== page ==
Blagirev: First of all, don’t be afraid to make mistakes. It's a big thing, and we all forget that, but don’t be afraid. Second, try to create your own vision of strategy for at least one year.

Third, try to disclose all your company and software vision, because HP Vertica or other BI tools are only a part. Try to see all the company's lines, all information, because this is important. You need to understand where the value is, where is the shareholder value is lost, or are you creating the value for the shareholder. If the answer is, yes, don’t be afraid to protect your decision and your strategy, because otherwise in the end, there will be problems. Believe me.

As Gandhi mentioned, in the beginning everyone laughs, then they begin hating you, and in the end, you win. 

Gardner: With your business activity monitoring, you've been able to change business processes, influence the operations, and maybe even the culture of the organization, focusing on the now and then the next set of processes. Doesn’t this give you a competitive advantage over organizations that don’t do this?

Blagirev: For sure. Actually, this gives a competitive advantage, but this competitive advantage depends on the decision that you're making. This actually depends on everyone in the organization.

Understanding this brings a new value to the business, but this depends on the final decision from people who sit in the position. Now, those people understand. They're actually handling the business and they see how they're handling the business.
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I can compare the solution to other banks. I have been working for Société Générale and for the Alfa-Bank, which is the largest bank in Russia. I've been the auditor of financial services in PwC. I saw the different reporting and different processes, and I can say that this solution is actually unique in the market.

Why? It shows congruent information in near real-time, inside the day, for all the data, for the whole of Russia. Of course, it brings benefit, but you need to understand how to use it. If you don’t understand how to use this benefit, it's going to be just a technical thing.

Gardner: Very good. I'm afraid we will have to leave it there. We've been hearing about how Otkritie Bank in Moscow has increased and improved its business-activity monitoring and we've heard how that’s helped them improve their business and become more competitive.

I'd like to thank our guest, Alexei Blagirev, Chief Data Officer at Otkritie Bank. Thank you.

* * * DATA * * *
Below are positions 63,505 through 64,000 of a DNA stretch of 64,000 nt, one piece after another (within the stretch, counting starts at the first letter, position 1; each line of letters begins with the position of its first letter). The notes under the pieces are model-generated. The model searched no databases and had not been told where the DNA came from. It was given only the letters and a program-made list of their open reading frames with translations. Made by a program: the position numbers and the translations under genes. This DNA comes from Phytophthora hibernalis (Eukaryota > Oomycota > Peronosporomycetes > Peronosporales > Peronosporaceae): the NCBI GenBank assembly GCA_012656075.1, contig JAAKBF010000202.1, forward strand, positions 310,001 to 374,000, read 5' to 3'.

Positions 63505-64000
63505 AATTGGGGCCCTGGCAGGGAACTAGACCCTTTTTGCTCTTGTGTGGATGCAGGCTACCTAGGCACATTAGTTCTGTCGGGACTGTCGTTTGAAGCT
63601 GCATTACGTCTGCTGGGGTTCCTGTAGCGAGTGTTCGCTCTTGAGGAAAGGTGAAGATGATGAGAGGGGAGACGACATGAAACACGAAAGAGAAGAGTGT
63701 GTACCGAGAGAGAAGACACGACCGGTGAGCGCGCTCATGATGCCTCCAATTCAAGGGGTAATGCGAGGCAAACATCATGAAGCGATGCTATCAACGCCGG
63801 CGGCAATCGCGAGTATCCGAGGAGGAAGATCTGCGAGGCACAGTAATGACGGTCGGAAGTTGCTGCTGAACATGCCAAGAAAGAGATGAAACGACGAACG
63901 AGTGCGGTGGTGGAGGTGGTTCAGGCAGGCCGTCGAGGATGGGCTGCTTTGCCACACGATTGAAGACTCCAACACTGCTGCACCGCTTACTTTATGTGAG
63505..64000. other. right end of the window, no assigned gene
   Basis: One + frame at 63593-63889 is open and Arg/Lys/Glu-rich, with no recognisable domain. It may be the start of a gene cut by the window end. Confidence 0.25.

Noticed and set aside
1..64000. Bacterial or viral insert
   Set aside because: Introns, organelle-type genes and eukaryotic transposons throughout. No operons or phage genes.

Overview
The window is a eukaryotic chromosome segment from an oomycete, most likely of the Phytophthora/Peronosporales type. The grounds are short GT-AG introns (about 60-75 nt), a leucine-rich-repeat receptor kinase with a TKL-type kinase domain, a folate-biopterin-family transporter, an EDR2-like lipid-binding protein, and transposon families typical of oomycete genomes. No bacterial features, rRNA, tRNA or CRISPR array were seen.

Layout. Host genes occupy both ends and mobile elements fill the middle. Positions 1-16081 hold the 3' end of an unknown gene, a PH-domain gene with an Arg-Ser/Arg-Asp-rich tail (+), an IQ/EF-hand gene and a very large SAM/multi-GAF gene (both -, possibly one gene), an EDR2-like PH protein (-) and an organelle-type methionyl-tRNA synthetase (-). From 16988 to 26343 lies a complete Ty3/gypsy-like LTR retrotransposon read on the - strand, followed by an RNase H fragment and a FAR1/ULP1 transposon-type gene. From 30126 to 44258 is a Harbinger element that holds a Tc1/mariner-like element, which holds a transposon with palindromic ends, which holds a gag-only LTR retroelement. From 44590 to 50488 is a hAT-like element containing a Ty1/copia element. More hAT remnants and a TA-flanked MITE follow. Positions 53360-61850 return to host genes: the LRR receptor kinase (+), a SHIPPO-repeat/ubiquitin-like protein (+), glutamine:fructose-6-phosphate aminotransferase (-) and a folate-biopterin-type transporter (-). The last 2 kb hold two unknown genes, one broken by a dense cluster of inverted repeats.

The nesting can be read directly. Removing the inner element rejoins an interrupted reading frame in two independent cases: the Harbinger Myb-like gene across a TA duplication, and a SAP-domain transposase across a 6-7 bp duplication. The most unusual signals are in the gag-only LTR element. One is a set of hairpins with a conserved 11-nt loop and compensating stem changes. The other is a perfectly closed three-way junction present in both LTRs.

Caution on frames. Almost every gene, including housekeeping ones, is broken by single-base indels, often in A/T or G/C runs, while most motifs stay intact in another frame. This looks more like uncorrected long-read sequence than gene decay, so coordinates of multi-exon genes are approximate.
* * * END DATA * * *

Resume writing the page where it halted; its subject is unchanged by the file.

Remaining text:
Blagirev: Thank you, everyone.

Gardner: And a big thank you to our audience for joining us for the special new style of IT discussion, coming to you directly from the HP Big Data 2014 Conference in Boston.

I'm Dana Gardner, Principal Analyst at Interarbor Solutions, your host for this ongoing series of HP sponsored discussions. Thanks again for listening, and do come back next time.

Listen to the podcast. Find it on iTunes. Download the transcript. Sponsor: HP.

Transcript of a BriefingsDirect podcast on how a major Russian bank is using HP Vertica data analytics tools to provide up-to-the-minute information for top executives to make major business decisions. Copyright Interarbor Solutions, LLC, 2005-2014. All rights reserved.

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Wednesday, October 22, 2014

A Practical Guide to Rapid IT Service Management as a Foundation for Overall Business Agility

Transcript of a Briefings Direct podcast on how enterprises can benefit from the newest IT service management methods and procedures.

Listen to the podcast. Find it on iTunes. Download the transcript. Sponsor: HP.

Dana Gardner: Hi, this is Dana Gardner, Principal Analyst at Interarbor Solutions, and you're listening to BriefingsDirect. Today, we present a sponsored podcast panel discussion on how rapidly advancing IT service management (ITSM) capabilities form an IT imperative, and therefore a bedrock business necessity.

Businesses of all stripes rate the need to move faster as a top priority, and many times, that translates into the need for better and faster IT projects. But traditional IT processes and disjointed project management don't easily afford rapid, agile, and adaptive IT innovation.

The good news is that a new wave of ITSM technologies and methods allow for a more rapid ITSM adoption -- and that means better rapid support of agile business processes.

To help us explore a practical guide to fast ITSM adoption as a foundation for overall business agility, please join me in welcoming our panel, John Stagaman, Principal Consultant at Advanced MarketPlace based in Tampa, Florida. Welcome, John.

John Stagaman: Hello.

Gardner: We're also here with Philipp Koch, Managing Director of InovaPrime, Denmark. Welcome, Philipp.

Philipp Koch: Thanks.

Gardner: And lastly, we are here with Erik Engstrom, the CEO of Effectual Systems in Berkeley, California. Welcome, Erik.

Erik Engstrom: Good morning, Dana. Glad to be here.
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Gardner: John Stagaman, let me start with you. We hear a lot, of course, about the faster pace of business, and cloud and software as a service (SaaS) are part of that. What, in your mind, are the underlying trend or trends that are forcing IT's hand to think differently, behave differently, and to be more responsive?

Stagaman: If we think back to the typical IT management project historically, what happened was that, very often, you would buy a product. You would have your requirements and you would spend a year or more tailoring and customizing that product to meet your internal vision of how it should work. At the end of that, it may not have resembled the product you bought. It may not have worked that well, but it met all the stakeholders’ requirements and roles, and it took a long time to deploy.